The Bouvier des Flandres started out in Belgium in the 1600s herding cattle and pulling carts. Some believe the breed is a mix of Spaniels, Sheepdogs, and Mastiffs while others claim they are a blend of the Griffon and Beauceron. In those days, they were bred only for function so the appearance of the Bouvier des Flandres varied quite a bit.
At first, they were called the Toucheur de Boeuf, which means cattle dog, Koehond, which means cow dog, or Vuilbaard, which means dirty beard. The name they have now, Bouvier, means cowherd or oxherd.
A veterinarian named Adolphe Reul was a proud breeder who made the Bouvier des Flanders popular during those days even though there was no standard until 1912. Because of the destruction in World War I, the breed’s numbers dropped drastically but a survivor named Nic de Sottegem reignited their popularity after appearing in the Antwerp Olympics in 1920. In 1931, the American Kennel Club recognized the breed and it is now the 83rd most popular breed in America.
The Poodle is one of the oldest breeds of dogs ever recognized and has been around since ancient times, originally in Germany but then being perfected in France. They are thought to be a mix of the French, Russian, German, Portuguese, Spanish, and Hungarian Water dogs although the North African Barbet is also part of the mix according to some.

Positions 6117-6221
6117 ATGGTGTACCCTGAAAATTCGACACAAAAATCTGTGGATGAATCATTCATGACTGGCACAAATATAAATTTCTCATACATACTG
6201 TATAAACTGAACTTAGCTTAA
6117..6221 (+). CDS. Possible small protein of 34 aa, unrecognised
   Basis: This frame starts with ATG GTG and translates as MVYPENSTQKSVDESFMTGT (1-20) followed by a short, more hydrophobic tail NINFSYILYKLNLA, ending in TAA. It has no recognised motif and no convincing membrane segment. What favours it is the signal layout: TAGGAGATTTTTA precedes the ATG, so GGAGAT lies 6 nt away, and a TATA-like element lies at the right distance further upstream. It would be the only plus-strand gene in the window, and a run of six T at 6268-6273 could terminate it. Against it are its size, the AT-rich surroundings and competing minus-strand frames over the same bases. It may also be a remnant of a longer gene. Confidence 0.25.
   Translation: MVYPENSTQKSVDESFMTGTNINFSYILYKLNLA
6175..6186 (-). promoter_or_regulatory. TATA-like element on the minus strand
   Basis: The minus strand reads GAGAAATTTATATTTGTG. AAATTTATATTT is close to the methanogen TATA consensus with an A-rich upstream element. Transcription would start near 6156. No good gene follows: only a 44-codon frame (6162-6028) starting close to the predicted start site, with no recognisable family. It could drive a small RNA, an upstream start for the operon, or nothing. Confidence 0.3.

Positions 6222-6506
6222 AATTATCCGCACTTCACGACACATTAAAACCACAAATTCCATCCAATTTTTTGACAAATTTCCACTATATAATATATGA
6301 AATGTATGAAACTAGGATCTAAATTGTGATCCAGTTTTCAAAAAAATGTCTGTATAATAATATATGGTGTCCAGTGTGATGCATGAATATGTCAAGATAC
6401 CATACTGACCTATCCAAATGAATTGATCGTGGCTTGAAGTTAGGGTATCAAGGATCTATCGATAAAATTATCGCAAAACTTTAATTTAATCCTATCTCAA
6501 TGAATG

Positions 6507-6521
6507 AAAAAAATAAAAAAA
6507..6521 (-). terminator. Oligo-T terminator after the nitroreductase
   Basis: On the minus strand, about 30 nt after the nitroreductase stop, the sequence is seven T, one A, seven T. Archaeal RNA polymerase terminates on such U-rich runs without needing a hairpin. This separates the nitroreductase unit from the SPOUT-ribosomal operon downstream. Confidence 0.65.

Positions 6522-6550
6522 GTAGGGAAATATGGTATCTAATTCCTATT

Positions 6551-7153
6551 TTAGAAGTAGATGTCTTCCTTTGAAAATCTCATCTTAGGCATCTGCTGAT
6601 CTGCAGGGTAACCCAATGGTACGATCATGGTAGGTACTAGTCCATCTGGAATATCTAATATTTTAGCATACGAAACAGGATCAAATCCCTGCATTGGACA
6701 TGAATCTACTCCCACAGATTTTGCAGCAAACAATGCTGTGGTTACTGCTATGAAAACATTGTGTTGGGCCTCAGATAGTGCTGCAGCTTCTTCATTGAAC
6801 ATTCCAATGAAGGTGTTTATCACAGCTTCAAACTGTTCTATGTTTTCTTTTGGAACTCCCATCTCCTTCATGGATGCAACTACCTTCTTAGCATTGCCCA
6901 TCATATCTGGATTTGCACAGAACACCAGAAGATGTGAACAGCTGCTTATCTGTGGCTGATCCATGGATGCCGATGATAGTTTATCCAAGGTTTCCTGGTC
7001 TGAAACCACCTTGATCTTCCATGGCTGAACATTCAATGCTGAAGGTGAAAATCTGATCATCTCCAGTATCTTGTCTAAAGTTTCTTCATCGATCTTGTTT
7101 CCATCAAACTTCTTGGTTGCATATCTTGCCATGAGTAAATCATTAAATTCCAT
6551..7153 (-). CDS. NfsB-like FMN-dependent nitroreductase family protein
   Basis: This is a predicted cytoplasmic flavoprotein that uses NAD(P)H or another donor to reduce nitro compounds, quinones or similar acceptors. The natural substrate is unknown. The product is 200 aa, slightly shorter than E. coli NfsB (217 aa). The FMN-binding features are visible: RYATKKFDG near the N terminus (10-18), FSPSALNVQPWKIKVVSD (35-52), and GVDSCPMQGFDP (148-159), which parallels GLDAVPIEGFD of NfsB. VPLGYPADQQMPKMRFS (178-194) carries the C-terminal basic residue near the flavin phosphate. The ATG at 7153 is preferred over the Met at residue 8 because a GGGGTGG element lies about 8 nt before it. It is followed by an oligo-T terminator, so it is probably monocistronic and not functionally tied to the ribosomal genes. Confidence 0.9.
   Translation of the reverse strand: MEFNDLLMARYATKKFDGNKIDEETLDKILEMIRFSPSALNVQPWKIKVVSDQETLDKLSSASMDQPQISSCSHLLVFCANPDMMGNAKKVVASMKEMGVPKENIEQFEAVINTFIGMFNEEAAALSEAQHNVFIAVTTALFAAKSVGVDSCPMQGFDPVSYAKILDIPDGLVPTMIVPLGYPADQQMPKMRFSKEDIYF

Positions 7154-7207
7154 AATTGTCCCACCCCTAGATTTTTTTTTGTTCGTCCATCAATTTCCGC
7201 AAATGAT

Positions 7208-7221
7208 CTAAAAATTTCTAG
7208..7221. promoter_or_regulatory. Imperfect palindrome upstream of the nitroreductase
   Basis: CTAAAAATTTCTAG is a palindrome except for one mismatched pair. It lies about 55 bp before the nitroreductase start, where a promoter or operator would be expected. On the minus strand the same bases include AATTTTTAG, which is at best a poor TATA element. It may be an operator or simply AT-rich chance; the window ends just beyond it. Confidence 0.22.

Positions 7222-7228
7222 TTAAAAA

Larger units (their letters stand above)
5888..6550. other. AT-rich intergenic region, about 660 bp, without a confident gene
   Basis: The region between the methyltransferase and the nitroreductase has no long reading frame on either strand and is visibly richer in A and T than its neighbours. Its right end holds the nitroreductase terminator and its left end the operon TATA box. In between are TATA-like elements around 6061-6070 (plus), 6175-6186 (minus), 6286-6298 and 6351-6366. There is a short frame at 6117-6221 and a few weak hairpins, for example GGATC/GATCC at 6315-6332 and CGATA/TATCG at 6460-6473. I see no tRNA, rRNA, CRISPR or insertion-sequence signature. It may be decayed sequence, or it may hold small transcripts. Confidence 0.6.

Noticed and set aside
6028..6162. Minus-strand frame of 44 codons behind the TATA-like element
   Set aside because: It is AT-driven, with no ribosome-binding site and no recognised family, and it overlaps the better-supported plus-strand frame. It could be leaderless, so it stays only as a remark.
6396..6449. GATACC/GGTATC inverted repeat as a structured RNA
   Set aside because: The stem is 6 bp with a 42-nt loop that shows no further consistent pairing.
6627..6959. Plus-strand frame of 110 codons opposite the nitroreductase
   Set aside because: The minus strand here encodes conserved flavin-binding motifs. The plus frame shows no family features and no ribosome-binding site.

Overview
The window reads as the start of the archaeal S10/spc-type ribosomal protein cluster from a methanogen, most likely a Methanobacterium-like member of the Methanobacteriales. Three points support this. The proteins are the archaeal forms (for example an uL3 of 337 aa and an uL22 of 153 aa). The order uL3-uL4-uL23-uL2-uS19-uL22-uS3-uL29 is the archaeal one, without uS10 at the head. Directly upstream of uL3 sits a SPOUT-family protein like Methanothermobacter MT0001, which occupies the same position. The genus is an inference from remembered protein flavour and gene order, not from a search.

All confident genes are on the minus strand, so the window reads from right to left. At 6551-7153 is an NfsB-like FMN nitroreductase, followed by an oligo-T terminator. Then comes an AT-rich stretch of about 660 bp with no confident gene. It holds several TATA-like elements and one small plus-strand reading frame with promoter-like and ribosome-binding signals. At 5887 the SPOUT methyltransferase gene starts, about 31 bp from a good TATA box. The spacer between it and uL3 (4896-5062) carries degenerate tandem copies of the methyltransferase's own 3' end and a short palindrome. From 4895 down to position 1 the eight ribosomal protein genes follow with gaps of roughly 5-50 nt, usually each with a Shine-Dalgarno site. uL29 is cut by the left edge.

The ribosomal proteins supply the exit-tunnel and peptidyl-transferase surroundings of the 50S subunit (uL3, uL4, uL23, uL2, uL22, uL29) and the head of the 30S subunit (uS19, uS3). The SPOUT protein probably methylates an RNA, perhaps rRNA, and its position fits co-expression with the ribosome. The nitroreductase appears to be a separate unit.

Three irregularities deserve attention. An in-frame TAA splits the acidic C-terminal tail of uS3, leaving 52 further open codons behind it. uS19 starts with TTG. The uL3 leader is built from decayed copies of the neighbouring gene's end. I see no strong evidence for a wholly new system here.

Others claim that there are some other breeds mixed in such as Asian herding dogs and other breeds that ran wild during that time. The smaller versions of the Poodle were created in the 1400s by breeding small Poodles with each other. At the time, the Poodle was mainly used for hunting ducks and truffles but became popular as circus dogs and in shows. The AKC officially recognized them in 1887 where they are now the 7th most popular breed of dog.